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Drug induced toxic epidermal necrolysis: two case reports



Among the various drug induced dermatological entities toxic epidermal necrolysis and Stevens-Johnson's syndrome occupy a primary place in terms of mortality. Prompt recognition of these conditions, immediate drug withdrawal and institution of appropriate treatment plays a vital role in reducing mortality. Drugs are by far the most common cause of toxic epidermal necrolysis, in which large sheets of skin are lost from the body surface making redundant the barrier function of the skin, with its resultant complications. The use of systemic corticosteroids in the treatment of toxic epidermal necrolysis has always been controversial, some consider corticosteroids life-saving while others believe that they increase mortality.

Case presentation

We describe two cases of drug-induced toxic epidermal necrolysis, a male and a female, both caucasoids of Pakistani origin, one treated without any steroids and the other with them, who made complete recovery without any major complications or sequelae.


The administration of systemic corticosteriods did not cause any major changes in outcome in our cases.


Toxic epidermal necrolysis also known as Lyell's syndrome is a rare but potentially life threatening condition. It is primarily a cutaneous reaction to various precipitating agents, characterized by wide spread erythema and detachment of the epidermis from the dermis. Toxic epidermal necrolysis occurs sporadically, more commonly in adults, with a mean age of 46.8 years. There is no sexual or racial predilection. It is fairly rare with an annual incidence of 1.2 cases per million. An increased incidence has been observed in HLA-B 12 individuals.

Case presentation

Case report 1

A 60-year-old Pakistani male of Caucasoid origin was admitted to the dermatology unit with the following history. He had been operated for cataract 05 days ago. Post-operatively Co-trimoxazole tablets were given. Forty eight hours after taking the tablets the patient developed a severe burning sensation all over the body. This was followed by peeling of sheets of skin over the back, buttocks, thighs and neck. He had had a similar reaction to tetracyclines 12 years ago.

Initial examination revealed an asthenic, sick looking man with a B.P. of 130/90 mmHg, temperature 99 degree Fahrenheit and pulse 110/min. Hydration was poor. He was in obvious distress but conscious and oriented. On dermatological examination 40% of body surface area showed peeling of skin in sheets of more than 3 cm leaving behind superficial erosions. The back, buttocks, thighs and anterior aspect of the neck were primarily involved (Figure 1). Skin tenderness and Nickolsky's sign were positive. The mucosae were not involved.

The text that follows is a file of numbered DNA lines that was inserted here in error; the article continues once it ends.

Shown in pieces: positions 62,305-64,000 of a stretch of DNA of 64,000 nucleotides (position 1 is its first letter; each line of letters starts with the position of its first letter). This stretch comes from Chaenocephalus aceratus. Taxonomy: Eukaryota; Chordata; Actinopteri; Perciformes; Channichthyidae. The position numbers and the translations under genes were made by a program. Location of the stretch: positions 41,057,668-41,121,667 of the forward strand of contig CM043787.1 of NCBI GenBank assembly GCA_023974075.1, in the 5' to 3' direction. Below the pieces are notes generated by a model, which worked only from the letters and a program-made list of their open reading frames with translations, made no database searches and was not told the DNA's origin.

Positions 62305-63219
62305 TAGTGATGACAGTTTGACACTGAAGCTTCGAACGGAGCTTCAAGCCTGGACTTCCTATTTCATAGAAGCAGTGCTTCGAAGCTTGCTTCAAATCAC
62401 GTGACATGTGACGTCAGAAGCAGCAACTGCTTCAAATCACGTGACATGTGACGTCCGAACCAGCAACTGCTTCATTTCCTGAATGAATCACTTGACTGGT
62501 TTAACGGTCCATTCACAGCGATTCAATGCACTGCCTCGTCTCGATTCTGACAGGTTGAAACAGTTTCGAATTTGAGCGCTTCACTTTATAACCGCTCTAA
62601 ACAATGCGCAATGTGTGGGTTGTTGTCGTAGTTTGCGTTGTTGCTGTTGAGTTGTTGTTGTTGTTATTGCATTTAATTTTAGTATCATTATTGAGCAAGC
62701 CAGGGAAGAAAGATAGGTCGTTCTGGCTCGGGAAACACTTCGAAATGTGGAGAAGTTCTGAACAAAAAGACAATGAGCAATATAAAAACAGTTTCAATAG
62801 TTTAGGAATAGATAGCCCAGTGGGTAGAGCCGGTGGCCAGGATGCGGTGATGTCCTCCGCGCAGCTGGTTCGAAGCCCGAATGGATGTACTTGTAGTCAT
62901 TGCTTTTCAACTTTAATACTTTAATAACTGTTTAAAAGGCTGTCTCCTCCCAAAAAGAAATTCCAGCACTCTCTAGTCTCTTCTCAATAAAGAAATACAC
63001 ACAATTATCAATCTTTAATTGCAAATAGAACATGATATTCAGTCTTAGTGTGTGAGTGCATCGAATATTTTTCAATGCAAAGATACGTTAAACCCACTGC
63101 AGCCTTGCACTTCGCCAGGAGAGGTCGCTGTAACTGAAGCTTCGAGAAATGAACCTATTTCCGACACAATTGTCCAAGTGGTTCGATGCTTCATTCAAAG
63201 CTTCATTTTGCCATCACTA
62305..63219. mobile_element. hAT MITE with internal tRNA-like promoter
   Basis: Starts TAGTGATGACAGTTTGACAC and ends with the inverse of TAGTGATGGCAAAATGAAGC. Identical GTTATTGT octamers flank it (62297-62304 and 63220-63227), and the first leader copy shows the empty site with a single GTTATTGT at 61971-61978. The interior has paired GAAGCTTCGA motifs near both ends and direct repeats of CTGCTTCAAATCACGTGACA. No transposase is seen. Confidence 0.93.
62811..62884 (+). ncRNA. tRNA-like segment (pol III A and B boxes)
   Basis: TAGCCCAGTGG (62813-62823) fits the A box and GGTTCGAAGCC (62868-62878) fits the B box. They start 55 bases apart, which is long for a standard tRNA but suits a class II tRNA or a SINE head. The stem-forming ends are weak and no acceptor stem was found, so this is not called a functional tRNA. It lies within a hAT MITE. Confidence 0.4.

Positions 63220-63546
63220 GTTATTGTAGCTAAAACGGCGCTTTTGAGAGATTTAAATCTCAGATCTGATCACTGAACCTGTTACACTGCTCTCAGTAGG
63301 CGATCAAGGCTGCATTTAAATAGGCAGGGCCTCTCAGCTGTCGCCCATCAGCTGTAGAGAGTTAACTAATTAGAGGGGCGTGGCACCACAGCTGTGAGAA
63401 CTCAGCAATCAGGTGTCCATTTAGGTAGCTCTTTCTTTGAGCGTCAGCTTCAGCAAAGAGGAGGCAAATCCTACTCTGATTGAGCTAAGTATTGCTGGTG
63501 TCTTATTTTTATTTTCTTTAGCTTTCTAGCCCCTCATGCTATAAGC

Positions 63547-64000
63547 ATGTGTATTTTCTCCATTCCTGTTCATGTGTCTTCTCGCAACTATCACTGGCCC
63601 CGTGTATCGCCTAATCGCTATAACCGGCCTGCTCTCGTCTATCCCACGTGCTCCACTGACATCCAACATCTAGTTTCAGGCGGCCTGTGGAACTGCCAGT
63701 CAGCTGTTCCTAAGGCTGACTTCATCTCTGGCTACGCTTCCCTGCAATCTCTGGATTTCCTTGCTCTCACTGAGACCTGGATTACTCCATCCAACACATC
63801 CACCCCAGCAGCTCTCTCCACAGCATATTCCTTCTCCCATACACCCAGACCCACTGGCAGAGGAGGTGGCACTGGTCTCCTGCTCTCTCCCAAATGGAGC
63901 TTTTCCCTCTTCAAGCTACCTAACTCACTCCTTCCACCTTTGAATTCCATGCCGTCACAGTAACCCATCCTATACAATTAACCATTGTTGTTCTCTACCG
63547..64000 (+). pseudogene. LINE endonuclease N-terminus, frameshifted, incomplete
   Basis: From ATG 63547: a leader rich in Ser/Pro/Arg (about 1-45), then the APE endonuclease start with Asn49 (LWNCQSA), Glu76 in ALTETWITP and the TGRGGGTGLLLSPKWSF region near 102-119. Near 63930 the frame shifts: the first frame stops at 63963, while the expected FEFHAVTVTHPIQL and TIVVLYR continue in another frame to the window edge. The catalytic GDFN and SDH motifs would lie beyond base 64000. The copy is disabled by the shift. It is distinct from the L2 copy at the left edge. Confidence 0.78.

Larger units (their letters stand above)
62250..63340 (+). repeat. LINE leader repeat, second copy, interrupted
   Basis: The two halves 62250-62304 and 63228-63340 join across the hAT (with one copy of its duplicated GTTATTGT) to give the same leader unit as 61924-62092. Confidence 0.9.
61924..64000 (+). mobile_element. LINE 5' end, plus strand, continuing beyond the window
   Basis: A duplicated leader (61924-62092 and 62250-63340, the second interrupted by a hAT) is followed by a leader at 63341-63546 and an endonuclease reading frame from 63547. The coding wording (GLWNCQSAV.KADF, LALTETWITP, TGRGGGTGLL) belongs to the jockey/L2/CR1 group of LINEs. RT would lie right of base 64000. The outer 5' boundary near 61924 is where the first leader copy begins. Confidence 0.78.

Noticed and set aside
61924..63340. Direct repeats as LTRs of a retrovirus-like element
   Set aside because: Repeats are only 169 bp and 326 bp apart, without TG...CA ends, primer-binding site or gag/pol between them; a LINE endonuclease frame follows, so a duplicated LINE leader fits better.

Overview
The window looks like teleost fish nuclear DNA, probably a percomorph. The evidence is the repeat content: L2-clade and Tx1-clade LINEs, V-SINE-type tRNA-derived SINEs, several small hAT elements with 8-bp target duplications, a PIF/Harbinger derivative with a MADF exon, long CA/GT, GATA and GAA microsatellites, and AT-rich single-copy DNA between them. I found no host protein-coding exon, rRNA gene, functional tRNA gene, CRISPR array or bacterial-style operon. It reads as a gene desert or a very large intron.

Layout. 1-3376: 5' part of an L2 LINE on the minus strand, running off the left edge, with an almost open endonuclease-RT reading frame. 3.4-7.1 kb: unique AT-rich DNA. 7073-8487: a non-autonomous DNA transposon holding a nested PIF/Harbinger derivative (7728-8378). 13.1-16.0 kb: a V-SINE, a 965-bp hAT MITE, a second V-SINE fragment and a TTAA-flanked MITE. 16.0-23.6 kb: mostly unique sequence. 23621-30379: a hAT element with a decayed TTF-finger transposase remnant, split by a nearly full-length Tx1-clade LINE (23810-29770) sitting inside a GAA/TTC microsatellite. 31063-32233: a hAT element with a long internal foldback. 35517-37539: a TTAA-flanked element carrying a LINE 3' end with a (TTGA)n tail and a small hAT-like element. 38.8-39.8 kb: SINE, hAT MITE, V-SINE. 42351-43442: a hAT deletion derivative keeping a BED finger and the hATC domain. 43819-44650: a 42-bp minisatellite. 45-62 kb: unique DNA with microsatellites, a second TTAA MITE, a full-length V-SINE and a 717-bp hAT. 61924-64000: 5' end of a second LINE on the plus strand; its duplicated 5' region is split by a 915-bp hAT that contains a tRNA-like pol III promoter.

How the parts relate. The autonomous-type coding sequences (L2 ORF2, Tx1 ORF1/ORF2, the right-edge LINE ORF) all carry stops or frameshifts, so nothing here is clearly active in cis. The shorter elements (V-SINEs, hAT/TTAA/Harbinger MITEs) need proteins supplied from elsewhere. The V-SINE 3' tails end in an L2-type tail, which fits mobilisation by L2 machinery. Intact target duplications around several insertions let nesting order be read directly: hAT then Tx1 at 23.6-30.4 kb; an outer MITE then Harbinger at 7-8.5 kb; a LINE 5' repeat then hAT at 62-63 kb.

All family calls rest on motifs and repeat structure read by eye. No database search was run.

Figure 1
figure 1

Peeling of sheets of skin and erosions over the buttocks (Case no. 1).

At the time of admission the bio-chemical profile was urea 9 mmol/lit, creatinine 274 umol/lit, potassium 3.6 mmol/lit, and sodium 137 mmol/lit. The serum total proteins were 4.9 mg/dl with an albumin level of 3.4 mg/dl and an albumin/globulin ratio of 1.5/1. The blood counts, urinalysis, electrocardiogram and chest roentogram were unremarkable. Skin biopsy showed a sub-epidermal split with necrosis of the epidermis and eosinophilic infiltration.

On the basis of body surface area involved a fluid requirement of 4 lit/24 hours was deduced, half of which was administered as Ringer's lactate and the other half as glucose saline. He was also put on intravenous Ceftriaxone 1 gm twice daily. The urinary out-put improved and temperature returned to normal. Blood chemistry repeated on the 3rd day revealed no abnormality. The very next day the patient developed multiple purpuric and ecchymotic spots over both thighs. Urgent investigations revealed raised fibrinogen degradation products levels in both urine and blood; however the serum fibrinogen, platelets and bleeding profile were normal. A diagnosis of compensated disseminated intravascular coagulation was made and fresh frozen plasma transfused. Over the next couple of days the skin lesions subsided and fibrinogen degradation products levels returned to normal. Subsequently the patient made an uneventful recovery and all the lesions healed without scarring.

Case report 2